It doesn’t go straight up and down. The natural arc of the bar is to be able to come a little bit lower on the chest line during the descent and go back up more towards the head on travel back up to the top. So if we can reinforce that and work on stability through the delts, that would be something we would want to work on.

So how do we do it? Well, we can simply do this push-up saw variation.

And what it does is when I come up from the top of the push-up, and I actively move my body forward, basically simulating that the bar is going to be traveling closer down to the lower pec line because the hands, in this case, are,  you could see that the front delts fire up there.

They need to control that forward momentum. Right, if I were to exaggerate that and let my hands drift down here,  my front delts would be trying to stabilize and keep the bar a little bit more in its proper path so they have to fire and stay engaged to provide that stability.

So we can mimic that in a bodyweight scenario here that’s going to help us to train that when we go back to the bar.  The second thing is I can just change the positioning of my hands here, rotating them back about 45 degrees, to get that long head of the triceps more engaged by bringing my arm both closer to my torso and back into the extension to have this translate a little bit better over to the close grip bench press.

But then the last thing I could do is work on something else,  like the other side of my body, and that’s where we know we need that stability of the shoulder girdle back and down during any bench press to do it safely. So the back widow is an exercise here that comes in handy. You could do these either four repetitions, or you could do them in a static hold.

The fact is, it gives you a chance here without any equipment at all to work on the key ingredients that are going to be necessary when you get back under that bar. So while we’re on the topic of the big three, we might as well round them out and talk about the squat.

And what is it about the squat that oftentimes cuts the legs out from somebody while they’re trying to do it? It’s the inability to maintain proper positioning of the upper body. And to maintain proper thoracic extension. And I don’t care whether you’re doing a high bar squat or a low bar squat, you still need to be able to have a good thoracic extension to maintain the proper bar path that we mentioned for the deadlift on the squat too.

If you want to do a front squat it becomes even more imperative because once that load gets out in front of you,  any additional thoracic rounding because you’re lacking mobility is going to be a disaster for what it is you’re trying to accomplish.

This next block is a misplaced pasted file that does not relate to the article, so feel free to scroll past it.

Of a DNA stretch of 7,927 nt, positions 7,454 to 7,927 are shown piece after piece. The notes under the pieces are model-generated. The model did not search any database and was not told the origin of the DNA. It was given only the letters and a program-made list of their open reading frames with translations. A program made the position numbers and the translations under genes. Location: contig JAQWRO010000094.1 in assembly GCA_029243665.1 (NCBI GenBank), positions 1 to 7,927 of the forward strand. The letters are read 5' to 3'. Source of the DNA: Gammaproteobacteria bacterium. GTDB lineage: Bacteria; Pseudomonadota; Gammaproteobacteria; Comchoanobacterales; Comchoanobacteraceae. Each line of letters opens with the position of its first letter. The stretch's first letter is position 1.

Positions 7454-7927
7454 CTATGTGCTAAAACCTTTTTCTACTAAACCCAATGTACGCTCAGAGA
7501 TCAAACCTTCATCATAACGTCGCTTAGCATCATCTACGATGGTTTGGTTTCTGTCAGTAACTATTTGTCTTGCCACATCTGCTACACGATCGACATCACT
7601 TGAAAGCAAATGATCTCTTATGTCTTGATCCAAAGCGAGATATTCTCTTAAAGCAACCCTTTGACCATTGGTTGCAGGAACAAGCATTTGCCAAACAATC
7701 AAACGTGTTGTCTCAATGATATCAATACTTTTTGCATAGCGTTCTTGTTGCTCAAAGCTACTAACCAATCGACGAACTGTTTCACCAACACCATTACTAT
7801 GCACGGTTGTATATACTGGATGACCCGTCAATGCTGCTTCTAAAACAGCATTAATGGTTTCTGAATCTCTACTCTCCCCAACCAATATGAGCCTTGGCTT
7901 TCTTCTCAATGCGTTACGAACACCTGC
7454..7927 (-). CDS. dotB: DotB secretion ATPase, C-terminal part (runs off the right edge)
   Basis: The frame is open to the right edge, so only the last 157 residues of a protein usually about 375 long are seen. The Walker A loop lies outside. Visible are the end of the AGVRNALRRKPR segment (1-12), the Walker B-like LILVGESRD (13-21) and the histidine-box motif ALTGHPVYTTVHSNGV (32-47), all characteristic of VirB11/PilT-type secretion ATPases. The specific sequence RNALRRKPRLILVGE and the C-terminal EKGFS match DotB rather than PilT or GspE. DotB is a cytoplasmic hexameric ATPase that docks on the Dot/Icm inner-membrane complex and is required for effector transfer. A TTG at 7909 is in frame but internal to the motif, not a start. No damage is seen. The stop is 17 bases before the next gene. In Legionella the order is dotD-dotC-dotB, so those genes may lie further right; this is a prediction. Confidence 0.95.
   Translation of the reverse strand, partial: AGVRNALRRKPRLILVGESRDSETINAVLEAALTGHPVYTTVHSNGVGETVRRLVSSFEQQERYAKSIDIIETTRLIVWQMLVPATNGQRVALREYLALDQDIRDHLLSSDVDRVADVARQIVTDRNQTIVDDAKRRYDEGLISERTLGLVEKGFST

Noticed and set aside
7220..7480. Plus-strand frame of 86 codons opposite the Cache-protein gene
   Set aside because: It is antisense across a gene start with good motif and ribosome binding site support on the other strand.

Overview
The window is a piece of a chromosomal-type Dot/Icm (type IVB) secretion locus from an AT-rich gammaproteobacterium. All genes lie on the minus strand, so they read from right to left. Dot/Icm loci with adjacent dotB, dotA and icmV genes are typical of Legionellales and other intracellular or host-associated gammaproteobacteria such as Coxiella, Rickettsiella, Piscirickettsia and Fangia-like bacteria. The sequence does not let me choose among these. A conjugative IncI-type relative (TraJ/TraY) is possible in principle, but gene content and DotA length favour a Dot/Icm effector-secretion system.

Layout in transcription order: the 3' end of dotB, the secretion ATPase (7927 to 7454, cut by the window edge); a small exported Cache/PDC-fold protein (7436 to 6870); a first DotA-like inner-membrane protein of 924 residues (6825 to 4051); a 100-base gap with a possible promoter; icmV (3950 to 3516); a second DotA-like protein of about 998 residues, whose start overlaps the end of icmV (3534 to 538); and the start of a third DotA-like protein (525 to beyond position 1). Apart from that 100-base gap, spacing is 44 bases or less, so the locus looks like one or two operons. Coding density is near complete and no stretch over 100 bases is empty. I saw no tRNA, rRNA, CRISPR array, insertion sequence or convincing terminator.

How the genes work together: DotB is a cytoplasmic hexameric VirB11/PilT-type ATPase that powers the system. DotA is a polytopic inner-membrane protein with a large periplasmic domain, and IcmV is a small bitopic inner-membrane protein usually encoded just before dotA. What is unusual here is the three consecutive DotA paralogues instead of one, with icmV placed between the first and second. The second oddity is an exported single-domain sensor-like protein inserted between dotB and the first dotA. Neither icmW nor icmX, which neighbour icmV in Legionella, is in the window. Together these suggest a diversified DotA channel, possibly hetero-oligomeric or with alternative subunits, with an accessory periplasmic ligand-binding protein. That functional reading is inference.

So how do we do this? Once again, we break out that minimal equipment. And the first thing we can do is wrap it up around the top of the pull-up bar again and just do this. This is just a banded walk back. And the idea is by putting our arms up overhead,  it becomes a little bit easier for us to get into a thoracic extension position.

Okay, so we get up there, and we maintain that we engage the muscles that are responsible for holding that. And as we walk back, the tendency is going to be for the bands to want to pull your arms forward and take you out of that good thoracic extension.

Being able to maintain that nice rigid upright torso is what’s being worked here and that’s what you want to try to do. But ultimately, we’re talking about squatting. We want to be able to carry this over to the squat better.

So all we have to do is when we get back in that position, stay there, and now do your squat so you’re doing an overhead squat. We know how challenging it can be to keep your arms from falling forward because once we start to round the spine, as we go down to the bottom of the squat, it becomes challenging for people who are limited in thoracic extension to maintain it.

So this is where you’re trying to reinforce that. And finally, let’s say you don’t have any equipment. I like to do this,  this is just a simple wall slide.

And all I’m trying to do here is slowly try to work my hands up higher and higher and higher on the wall as my mobility allows me to. This engages the muscles of the posterior chain and gets the rotator cuff involved to keep the arms externally rotated and back up against the wall.

And I slowly try to continue to reach up, up, up, never allowing myself to sacrifice that thoracic mobility. Because as you see here, as I do, I start to pull my body away from the wall and around my upper back away from the wall. That’s not allowed here.